Asked and Answered. Twice.

Congressman Paul Ryan recently made some news (again) when he said (emphasis mine):

“There is nothing more insidious that a government can do to its people than to debase its currency,” Ryan said.  […]  “Inflation is a killer of wealth. It wipes out the middle class. It eviscerates the standard of living for people who have retired or are living on fixed incomes,” he said. “Name me a nation in history that has prospered by devaluing its currency.”

While I think it’s highly unlikely that economist David Rosenberg is even aware of Ryan’s remarks, he did provide Mr. Ryan with an answer in his note last Thursday (and Rosie is no liberal):

Everybody seems to believe the euro is sacrosanct but this was also the view around the Argentina currency board nearly a decade ago, the country ultimately devalued in order to reflate its economy and pay off its debts in debased currency. After the 10-year currency convertibility plan was abandoned in early 2002, the Argentinean peso depreciated 80%, which in turn paved the way for massive trade surpluses, and from 2003 to 2007, real GDP expanded at a 9% annual rate, and real wages rose by nearly 5% per year. Growth ensued. Memories faded.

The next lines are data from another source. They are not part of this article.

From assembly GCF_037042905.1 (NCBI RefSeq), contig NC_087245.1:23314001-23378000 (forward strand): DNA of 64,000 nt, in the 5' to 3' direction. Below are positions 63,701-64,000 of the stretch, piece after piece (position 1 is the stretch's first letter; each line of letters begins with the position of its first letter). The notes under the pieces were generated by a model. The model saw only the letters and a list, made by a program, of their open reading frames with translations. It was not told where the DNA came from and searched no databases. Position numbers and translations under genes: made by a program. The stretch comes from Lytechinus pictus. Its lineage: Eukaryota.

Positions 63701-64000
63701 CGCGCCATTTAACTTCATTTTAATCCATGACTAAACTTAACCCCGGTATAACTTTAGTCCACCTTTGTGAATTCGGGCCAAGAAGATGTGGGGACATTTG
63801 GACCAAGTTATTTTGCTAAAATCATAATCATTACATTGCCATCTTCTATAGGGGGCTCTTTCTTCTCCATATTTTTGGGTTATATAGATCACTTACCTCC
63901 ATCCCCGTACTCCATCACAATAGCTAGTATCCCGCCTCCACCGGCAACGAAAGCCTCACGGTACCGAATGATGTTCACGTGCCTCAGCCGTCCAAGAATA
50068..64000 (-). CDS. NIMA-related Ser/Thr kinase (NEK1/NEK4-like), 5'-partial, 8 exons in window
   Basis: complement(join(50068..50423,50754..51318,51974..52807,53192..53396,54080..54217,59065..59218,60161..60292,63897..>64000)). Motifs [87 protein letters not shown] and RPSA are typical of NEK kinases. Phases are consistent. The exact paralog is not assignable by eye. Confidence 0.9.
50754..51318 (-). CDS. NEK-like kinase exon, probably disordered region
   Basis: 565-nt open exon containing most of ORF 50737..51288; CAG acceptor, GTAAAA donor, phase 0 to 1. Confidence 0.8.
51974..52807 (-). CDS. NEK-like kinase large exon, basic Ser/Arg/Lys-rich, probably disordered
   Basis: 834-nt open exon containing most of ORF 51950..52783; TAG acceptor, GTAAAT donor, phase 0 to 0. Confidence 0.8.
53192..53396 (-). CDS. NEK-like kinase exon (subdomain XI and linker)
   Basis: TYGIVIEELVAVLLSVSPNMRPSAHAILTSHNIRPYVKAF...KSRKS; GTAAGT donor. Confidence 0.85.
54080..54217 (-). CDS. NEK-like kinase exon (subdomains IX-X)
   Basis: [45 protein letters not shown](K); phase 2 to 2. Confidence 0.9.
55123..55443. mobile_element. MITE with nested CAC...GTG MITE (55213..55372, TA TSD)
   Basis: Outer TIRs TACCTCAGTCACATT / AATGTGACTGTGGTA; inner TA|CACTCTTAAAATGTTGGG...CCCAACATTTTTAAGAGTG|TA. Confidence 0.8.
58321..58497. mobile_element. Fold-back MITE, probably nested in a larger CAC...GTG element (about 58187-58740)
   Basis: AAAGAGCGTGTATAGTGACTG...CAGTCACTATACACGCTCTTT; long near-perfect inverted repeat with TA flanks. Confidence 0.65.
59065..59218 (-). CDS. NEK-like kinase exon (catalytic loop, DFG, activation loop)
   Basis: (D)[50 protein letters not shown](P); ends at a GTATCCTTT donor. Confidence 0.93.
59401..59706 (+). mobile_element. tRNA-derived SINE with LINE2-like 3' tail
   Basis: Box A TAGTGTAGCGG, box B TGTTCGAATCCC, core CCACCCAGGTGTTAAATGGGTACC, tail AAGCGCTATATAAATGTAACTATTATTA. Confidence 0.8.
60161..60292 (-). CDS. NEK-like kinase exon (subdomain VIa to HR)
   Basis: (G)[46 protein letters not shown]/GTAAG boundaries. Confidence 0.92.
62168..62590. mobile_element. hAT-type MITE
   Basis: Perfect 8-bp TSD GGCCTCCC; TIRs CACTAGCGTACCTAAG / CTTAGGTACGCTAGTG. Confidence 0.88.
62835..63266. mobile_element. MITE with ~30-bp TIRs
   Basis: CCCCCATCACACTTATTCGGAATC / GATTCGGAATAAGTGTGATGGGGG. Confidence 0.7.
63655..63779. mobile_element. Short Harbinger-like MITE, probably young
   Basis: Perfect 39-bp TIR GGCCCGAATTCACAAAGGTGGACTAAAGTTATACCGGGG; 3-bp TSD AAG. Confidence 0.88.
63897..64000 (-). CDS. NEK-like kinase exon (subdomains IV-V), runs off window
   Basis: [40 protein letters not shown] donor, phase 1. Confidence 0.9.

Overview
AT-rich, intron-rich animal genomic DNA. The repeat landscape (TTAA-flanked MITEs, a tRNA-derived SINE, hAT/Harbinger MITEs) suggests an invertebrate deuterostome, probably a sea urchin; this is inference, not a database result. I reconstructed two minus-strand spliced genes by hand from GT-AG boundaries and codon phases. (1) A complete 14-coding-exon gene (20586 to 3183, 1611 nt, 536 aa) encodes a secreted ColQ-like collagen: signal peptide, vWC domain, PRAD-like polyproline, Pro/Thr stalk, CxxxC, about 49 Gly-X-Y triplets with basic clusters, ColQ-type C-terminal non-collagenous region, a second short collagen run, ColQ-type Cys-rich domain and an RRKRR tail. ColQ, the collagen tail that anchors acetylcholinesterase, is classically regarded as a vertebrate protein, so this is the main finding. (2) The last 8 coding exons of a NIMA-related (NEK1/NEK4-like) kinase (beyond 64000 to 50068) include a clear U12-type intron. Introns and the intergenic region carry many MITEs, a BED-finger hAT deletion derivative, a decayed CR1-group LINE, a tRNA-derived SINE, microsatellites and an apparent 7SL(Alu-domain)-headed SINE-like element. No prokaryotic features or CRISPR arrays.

Sweden, in the early 90s, is another example, and the reason Iceland no longer makes the news is because the krona has been devalued 60%.

Paul Krugman made similar points on his blog.  But, as always, it is the initial commentary — wrong though it may be — that makes it into our 24/7 news cycle.  The responses and corrections never gain equal traction.

For those who have an interest in how Rosie sees this playing out, he continues:

The end-game as I see it is that some of these peripheral EMU countries leave the union, go back to their own currency so they can reclaim control over their monetary policy and pay their debts in devalued punts, drachmas and pesetas. These peripheral EMU countries need to reflate but are being forced to do the exact opposite by being linked to a currency union. Other countries, such as Germany and the UK, that have big banks that own a ton of these peripheral European bonds will simply see their governments issue debt to cover the losses, either in part or whole (Merkel will see to it that in Germany’s case, it will be the former) in their financial sector. We’ll look back at this like we did Argentina and Russia … with faded memories.

Previously on Paul Ryan:

Things I Learned Last Week

July 31, 2010

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